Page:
The New York state budget is 26 days late. The reason, according to several lawmakers, is that Gov. Kathy Hochul packed her executive budget proposal full of policies, like her Housing Compact, bail reform, charter schools and the minimum wage — and each issue is taking time to negotiate.  

This isn’t unusual; former Gov. Andrew Cuomo did the same thing. 

But according to Ken Girardin, a fellow at the Empire Center for Public Policy, lawmakers don’t need to sit passively by while a governor advocates for a policy wish list. 

Constitutionally, it’s just not necessary.

“They don’t have to vote on any of the Article 7 language that the governor has sent,” he told Capital Tonight.  

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When the list of policies that the governor wants to spend money on gets sent to the Legislature, Article 7 bills come with them. These are bills that tweak state law in ways that are necessary to implement the policies.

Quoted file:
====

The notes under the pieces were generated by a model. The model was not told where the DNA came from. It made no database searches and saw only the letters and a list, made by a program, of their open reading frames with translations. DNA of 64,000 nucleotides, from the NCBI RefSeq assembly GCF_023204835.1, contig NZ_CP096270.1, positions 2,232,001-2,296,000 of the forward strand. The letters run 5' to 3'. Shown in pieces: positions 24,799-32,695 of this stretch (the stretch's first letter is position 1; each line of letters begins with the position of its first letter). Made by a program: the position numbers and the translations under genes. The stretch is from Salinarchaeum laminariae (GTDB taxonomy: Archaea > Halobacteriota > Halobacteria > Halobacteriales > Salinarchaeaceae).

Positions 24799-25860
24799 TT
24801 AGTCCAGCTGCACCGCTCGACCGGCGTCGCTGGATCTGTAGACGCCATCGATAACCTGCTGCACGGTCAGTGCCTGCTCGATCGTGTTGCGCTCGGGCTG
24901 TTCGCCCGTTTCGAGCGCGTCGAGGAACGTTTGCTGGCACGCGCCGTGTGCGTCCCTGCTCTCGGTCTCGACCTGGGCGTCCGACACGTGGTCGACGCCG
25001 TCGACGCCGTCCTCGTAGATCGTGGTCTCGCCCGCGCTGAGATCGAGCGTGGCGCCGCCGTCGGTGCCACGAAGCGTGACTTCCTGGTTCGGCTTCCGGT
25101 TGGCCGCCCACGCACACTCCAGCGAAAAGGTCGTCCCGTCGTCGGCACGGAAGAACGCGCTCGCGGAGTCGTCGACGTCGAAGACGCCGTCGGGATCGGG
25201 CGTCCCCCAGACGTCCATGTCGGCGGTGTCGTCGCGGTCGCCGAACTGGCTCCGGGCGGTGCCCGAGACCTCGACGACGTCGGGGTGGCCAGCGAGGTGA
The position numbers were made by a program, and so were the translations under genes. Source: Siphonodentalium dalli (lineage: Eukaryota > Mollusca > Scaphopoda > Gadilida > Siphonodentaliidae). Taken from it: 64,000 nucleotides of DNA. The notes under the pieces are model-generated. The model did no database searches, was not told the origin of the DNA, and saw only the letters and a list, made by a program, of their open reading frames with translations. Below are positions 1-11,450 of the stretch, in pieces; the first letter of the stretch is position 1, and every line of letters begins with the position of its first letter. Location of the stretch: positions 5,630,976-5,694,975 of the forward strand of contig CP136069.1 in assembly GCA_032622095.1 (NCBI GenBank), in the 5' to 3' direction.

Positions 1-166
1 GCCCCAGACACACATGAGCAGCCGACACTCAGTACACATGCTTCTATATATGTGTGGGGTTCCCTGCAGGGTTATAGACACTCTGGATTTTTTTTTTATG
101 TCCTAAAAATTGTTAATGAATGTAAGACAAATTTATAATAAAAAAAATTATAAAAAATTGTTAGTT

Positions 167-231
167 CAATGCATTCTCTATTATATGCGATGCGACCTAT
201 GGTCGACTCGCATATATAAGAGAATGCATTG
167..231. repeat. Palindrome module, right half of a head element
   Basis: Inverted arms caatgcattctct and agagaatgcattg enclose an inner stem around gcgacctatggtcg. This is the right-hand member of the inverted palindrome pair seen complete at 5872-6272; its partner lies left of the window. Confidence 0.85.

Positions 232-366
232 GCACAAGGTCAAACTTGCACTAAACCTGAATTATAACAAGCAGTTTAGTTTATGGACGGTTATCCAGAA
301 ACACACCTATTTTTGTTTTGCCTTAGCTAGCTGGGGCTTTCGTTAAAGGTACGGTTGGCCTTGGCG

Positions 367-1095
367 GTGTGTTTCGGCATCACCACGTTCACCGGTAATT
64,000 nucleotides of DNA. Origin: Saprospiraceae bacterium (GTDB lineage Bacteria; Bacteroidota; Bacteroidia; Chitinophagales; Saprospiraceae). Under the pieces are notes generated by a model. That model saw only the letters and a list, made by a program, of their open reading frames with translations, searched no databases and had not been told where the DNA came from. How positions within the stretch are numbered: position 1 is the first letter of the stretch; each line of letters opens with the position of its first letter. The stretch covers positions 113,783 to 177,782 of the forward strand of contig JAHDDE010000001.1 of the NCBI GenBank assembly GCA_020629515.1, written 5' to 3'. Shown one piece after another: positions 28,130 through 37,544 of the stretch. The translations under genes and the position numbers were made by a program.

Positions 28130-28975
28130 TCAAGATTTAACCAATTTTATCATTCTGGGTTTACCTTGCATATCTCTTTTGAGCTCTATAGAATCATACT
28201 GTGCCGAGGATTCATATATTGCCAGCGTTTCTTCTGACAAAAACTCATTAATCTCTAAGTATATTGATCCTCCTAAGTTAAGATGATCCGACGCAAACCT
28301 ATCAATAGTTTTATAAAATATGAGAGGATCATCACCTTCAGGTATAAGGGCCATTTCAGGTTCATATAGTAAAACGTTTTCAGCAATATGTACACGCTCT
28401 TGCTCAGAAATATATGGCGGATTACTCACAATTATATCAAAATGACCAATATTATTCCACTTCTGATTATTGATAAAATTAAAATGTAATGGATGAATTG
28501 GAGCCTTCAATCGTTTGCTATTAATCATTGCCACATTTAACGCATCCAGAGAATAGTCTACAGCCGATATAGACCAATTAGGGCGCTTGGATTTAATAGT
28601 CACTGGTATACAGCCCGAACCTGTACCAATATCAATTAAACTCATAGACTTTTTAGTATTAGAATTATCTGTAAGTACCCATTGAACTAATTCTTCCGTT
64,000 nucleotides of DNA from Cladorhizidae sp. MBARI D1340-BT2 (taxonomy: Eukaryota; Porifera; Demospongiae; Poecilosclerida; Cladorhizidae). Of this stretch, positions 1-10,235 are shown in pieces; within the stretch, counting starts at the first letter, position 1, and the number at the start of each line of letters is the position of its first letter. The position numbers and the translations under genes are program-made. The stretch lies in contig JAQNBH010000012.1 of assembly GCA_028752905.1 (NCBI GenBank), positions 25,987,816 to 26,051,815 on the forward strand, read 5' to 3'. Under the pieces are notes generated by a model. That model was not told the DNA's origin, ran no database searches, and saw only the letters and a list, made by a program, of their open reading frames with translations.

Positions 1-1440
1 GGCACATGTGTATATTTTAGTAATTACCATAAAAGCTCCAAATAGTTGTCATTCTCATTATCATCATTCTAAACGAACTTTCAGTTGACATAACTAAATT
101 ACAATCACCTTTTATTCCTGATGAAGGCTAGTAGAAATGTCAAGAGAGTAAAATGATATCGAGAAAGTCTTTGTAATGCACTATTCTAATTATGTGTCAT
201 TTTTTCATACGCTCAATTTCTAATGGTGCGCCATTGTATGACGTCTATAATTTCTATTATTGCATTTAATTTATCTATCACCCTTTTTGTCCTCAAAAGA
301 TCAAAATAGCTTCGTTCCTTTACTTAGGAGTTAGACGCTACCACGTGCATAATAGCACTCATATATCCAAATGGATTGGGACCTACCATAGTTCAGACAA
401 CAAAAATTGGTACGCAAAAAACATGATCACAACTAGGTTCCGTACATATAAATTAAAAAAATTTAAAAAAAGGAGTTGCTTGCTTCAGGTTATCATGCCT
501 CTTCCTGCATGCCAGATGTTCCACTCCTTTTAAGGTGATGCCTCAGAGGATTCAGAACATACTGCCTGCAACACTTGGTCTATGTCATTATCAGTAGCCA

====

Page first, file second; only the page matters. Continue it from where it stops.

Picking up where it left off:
“For instance, if the state is creating a new program, there might be an appropriation for that money and then Article 7 language ordering a state agency to administer the program,” Girardin explained. “These are typically very closely aligned with individual appropriations so they shouldn’t be particularly controversial.”

But recent governors have included Article 7 language not tied to the budget – issues that include Gov. Hochul’s ambitious proposal to build 800,000 new units of housing over 10 years. 

“The good news for the Legislature is there is nothing forcing them to vote on any of (these issues),” Girardin explained.

The budget process begins with the governor proposing appropriations. That’s followed by the Legislature either approving those appropriations as is, reducing the amounts, or striking them entirely.  

“If there’s money that the Legislature does want to add to the budget, they can do that, but they risk having the governor issue a line-item veto,” explained Girardin.

Of course, with supermajorities in both houses, the Senate and Assembly may choose to override the governor’s veto. 

“They, at least in theory, have all the necessary votes that they need to override any line-item vetoes, or frankly, on stand-alone bills to override any vetoes that the governor might issue,” said Girardin. 

He continued.

“The real sticking point here is that the Legislature wants to get some goodies through the budget process. And it’s a great time to get your goodies.”